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Seasonal Triggers for Individuals With COPD


Do you suffer from seasonal allergy symptoms like itchy watery eyes and a stuffy nose? If so, you are not alone. An estimated 50 million Americans suffer from indoor and outdoor allergies every day, according to the Asthma and Allergy Foundation of America. During hot summer months, seasonal changes will trigger allergic responses to pollutants in our environment. The weather and temperature can also trigger or worsen symptoms in people with chronic obstructive pulmonary disease (COPD).

COPD occurs most often in people age 40 and older who have:

  • smoked
  • had long-term exposure to lung irritants, such as air pollution, chemical fumes or dust
  • have a rare genetic condition called alpha-1 antitrypsin (AAT) deficiency, or
  • a combination of all of these

Other names for COPD include chronic bronchitis or emphysema. Inhaling irritating particles can cause more mucus than normal to be produced. This makes it hard to breathe, especially during seasonal events.

Spring/Summer Seasonal Changes

The change in seasons can aggravate those with COPD or asthma. The change in temperatures from cold to warm tends to trigger symptoms. COPD symptoms tend to flare on days of high heat and humidity. They can also occur on days when smog, or ozone, levels are high. If you have COPD, you must try to stay indoors where the air temperature is controlled. High temperatures can cause difficulty breathing and fatigue. As a result, the body works harder to breathe and maintain a normal body temperature. Warm air temperatures cause the airways to constrict, which can cause bronchospasms. Humid air contains more moisture and less oxygen, making it heavier and harder to breathe. This causes shortness of breath. (1)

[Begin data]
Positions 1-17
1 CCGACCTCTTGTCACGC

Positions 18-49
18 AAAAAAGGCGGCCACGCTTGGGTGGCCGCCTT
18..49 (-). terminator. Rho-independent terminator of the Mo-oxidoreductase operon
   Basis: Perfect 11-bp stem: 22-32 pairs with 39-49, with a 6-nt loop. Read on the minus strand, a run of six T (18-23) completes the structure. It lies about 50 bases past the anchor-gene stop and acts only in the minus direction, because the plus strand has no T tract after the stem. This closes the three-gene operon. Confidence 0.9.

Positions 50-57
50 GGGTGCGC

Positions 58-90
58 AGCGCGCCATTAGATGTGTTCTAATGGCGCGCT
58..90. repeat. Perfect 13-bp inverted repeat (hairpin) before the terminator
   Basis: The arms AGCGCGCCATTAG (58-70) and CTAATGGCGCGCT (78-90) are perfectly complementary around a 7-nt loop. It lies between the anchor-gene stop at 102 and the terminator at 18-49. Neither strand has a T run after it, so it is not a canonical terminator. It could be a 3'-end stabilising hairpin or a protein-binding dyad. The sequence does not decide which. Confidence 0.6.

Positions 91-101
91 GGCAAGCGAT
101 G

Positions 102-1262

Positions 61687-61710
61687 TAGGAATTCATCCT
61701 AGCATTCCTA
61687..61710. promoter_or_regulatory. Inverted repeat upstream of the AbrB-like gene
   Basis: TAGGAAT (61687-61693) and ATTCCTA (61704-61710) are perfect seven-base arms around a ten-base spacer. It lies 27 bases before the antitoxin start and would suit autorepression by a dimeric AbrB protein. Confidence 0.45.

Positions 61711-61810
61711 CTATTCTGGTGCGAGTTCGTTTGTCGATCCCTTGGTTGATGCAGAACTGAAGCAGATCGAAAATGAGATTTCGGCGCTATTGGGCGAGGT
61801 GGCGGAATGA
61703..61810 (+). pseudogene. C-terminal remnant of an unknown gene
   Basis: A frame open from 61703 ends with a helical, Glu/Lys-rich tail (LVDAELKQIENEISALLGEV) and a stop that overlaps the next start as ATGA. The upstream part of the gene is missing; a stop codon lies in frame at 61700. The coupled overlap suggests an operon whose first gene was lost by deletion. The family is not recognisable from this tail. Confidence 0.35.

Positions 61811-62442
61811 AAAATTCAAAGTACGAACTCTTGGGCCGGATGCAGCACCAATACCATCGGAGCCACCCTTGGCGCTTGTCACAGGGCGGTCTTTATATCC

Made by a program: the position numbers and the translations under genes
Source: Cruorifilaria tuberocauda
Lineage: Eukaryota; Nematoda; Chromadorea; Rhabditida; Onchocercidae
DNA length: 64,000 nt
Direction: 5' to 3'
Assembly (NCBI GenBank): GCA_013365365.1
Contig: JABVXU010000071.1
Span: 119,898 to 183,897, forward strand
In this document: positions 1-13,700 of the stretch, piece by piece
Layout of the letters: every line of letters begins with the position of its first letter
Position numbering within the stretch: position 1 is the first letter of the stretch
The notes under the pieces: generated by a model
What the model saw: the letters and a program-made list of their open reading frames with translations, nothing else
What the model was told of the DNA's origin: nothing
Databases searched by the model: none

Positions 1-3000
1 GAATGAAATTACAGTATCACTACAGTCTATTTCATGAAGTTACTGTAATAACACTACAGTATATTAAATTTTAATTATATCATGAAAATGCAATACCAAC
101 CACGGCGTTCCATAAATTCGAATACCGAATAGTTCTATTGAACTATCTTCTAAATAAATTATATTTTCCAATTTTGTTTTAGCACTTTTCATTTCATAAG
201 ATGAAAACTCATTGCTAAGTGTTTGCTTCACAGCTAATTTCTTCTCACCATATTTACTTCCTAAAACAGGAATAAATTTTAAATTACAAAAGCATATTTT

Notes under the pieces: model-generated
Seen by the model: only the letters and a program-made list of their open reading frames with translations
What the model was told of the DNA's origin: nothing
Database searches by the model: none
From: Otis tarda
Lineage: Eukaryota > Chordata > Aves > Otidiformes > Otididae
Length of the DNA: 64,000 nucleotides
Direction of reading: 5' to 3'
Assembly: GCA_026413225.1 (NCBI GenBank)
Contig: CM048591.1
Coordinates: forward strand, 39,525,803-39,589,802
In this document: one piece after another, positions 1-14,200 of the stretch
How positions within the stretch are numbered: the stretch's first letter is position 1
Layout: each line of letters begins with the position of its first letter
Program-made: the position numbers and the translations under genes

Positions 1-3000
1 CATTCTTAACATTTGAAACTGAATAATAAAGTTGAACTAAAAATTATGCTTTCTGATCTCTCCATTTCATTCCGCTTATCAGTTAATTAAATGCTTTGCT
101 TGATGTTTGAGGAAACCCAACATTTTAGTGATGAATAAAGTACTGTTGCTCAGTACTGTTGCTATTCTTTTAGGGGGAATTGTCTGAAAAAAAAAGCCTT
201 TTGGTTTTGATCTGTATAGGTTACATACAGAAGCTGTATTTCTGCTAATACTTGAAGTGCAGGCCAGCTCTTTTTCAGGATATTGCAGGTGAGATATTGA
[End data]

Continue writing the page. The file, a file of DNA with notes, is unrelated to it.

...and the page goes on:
No matter the season or where you live, it is important to have ongoing medical care. A few tips for better breathing include:

  1. take all medicine as directed by your doctor,
  2. refill your prescriptions before they run out, and
  3. plan ahead for travel.

Remember these simple guidelines will help people with COPD ease into the changing seasons that are certain to be unpredictable at best.


  1. Biederman, J. COPD and the Seasons. May 30, 2013. ADVANCE Healthcare NETWORK for Respiratory Care & Sleep Medicine. www.respiratory-care-medicine.advanceweb.com/columns/copd-advantage/copd and the seasons
  2. National Heart, Lung, and Blood Institute’s COPD Learn More Breathe Better, www.COPD.nhlbi.nih.gov
  3. Nolen, J. Traveling? How’s the Air There? August 11, 2016 (Last update March 2018). American Lung Association. www. Lung.org/AboutUs/Blog.2016.2016/August